Salt is a great choice for a configuration management system. I have found that it scales well, both in terms of number of nodes, and complexity of configurations. However, I have found one aspect of Salt that remains under-developed: Salt doesn’t have great support for custom groupings of minions. Minion groups (which could also be called node groups, host groups, instance groups, etc.) allow you to target a predefined group of minions.
In order for an information technology architecture to be considered scalable and resilient, critical services must be provided by clusters of resources. No single point of failure should take a service offline. Sometimes, it’s possible to use naming conventions to denote resources a cluster, and use Salt’s shell-style globbing to match the minions in the cluster. For example, to apply states to Staging vs Production PHP servers:
salt 'stgphp-*' saltutil.sync_all salt 'php-*' saltutil.sync_all
Name globbing fails in more complex situations. For example, many cloud providers can dynamically scale a group of resources, deleting resources when demand is low, and creating resources when demand rises. You may not be able to control the naming of these auto-created resources. The resources may be created across availability zones or regions, and these groupings may not be explicit in resource naming. We need a way to dynamically assign a Salt minion to a group that can be targeted with Salt commands.
Salt includes a feature called nodegroups, but it has several limitations that make it less than useful. First, you have to define node groups in
/etc/salt/master and restart the master daemon for changes to take effect. Here’s an example:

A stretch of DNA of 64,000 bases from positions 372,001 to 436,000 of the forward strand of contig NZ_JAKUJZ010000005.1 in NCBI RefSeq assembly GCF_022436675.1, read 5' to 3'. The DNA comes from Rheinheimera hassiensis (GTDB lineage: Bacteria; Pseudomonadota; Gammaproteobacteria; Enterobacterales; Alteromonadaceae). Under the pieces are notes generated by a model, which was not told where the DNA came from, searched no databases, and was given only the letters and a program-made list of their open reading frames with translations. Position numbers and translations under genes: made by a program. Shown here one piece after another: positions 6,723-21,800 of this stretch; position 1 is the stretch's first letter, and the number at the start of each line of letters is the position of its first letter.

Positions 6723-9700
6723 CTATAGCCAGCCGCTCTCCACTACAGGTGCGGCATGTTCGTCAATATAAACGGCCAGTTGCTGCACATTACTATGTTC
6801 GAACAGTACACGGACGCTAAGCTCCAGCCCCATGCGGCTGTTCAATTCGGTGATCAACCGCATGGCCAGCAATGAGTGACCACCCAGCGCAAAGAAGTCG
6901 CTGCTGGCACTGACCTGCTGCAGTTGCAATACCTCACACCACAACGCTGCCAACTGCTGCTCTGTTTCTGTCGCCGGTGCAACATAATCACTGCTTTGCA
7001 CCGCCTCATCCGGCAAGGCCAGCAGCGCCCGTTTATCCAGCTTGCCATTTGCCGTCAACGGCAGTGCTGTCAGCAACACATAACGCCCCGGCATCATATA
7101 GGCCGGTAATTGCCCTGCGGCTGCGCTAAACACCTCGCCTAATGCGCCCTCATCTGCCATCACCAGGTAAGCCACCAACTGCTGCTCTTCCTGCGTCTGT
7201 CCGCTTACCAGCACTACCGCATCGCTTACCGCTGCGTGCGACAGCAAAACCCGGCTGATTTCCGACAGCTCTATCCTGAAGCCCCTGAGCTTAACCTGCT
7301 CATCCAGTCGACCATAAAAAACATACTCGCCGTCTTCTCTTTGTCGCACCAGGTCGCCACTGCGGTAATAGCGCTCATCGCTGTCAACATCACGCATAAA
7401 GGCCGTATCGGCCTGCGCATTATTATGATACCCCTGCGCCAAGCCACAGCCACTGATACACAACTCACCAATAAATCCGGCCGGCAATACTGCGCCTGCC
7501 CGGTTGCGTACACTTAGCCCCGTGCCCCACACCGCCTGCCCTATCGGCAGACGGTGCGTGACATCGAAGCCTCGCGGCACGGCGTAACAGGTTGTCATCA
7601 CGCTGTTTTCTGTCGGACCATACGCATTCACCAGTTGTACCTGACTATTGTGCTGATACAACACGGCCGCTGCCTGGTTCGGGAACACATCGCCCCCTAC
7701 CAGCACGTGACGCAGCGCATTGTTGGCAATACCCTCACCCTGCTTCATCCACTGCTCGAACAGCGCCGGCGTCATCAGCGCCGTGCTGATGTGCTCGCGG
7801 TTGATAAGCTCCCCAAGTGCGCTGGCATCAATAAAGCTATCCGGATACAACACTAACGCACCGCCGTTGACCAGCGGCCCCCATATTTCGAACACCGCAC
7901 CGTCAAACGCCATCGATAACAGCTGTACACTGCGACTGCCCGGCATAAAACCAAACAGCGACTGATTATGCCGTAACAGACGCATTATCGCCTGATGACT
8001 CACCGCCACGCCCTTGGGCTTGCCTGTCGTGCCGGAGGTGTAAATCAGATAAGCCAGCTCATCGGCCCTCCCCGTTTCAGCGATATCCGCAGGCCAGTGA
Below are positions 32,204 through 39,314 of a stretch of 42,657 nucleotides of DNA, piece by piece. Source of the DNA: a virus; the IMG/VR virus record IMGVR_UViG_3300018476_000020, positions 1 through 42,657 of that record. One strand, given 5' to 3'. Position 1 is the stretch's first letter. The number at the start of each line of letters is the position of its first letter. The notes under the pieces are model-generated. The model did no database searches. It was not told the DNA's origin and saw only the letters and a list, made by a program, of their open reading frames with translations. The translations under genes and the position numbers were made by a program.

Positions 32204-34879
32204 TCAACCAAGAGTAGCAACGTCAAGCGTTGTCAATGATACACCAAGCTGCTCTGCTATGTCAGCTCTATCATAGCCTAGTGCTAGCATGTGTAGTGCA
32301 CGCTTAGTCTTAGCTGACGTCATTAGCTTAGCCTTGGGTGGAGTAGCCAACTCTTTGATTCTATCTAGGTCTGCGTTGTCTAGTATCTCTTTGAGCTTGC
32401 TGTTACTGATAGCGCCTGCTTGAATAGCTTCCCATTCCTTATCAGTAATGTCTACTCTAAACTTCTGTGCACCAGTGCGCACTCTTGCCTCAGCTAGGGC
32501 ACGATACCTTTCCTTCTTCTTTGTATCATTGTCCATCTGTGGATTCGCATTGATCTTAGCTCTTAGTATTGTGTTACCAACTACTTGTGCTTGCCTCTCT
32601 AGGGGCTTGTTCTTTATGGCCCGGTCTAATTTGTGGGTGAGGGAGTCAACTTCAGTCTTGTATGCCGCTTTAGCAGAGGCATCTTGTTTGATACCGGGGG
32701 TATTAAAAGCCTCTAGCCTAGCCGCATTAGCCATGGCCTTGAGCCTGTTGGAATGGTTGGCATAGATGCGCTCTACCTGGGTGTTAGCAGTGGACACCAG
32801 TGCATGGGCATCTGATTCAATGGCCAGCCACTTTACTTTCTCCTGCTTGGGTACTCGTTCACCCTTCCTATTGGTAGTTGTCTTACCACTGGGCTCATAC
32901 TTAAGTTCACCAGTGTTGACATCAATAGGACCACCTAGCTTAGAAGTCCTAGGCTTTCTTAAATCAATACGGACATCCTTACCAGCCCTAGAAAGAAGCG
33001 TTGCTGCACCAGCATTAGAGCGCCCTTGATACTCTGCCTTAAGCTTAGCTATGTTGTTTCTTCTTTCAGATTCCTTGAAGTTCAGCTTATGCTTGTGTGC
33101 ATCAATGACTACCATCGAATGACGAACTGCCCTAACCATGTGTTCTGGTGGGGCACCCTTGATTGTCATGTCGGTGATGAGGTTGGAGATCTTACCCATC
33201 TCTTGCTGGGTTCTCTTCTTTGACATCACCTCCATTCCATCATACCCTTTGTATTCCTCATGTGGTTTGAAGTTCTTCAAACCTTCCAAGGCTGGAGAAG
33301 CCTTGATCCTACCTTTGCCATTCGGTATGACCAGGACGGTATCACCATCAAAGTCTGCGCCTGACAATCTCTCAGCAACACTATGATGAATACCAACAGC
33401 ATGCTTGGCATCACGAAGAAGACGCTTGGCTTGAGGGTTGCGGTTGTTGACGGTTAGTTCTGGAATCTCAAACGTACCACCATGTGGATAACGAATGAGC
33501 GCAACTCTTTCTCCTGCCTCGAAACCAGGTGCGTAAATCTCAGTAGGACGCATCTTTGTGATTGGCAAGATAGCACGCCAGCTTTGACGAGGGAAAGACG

nodegroups: production-web-servers-east: - php-5hvd.c.my-project.internal - php-c5j9.c.my-project.internal - php-ok99.c.my-project.internal - php-ckhj.c.my-project.internal
This has to be a manual process. If you had an automated process that could return information about host groupings, you wouldn’t want to give it permission to write to your Salt master file. Further, shortcuts like name globbing don’t work in the master file, so you have to spell out the exact minion ID. I conclude that node groups are onlyh useful for infrastructure that is manually managed.
Salt allows you to target minions based on grains. Grains are key:value pairs which are set on each minion. Many useful grains are predefined by Salt, and you can add your own. To see the grains defined on a minion:
salt 'minion-id' grains.items
If your cloud provider or virtualization infrastructure supports resource metadata, and that metadata contains the group for a resource, you might be able to find a predefined grain that contains the group name. For example, if you have a grain called
instance_group, you can target minions by that grain:
salt -G 'instance_group:production-web-servers-east' test.version
If that grain doesn’t exist, you can define it like this:
salt 'php-5hvd.*' grains.append instance_group production-web-servers-east
It’s still a manual step, but much more amenable to automation than editing the Salt master configuration file. In a future post, I’ll show you my next step towards automating the grain definitions to define groups of minions.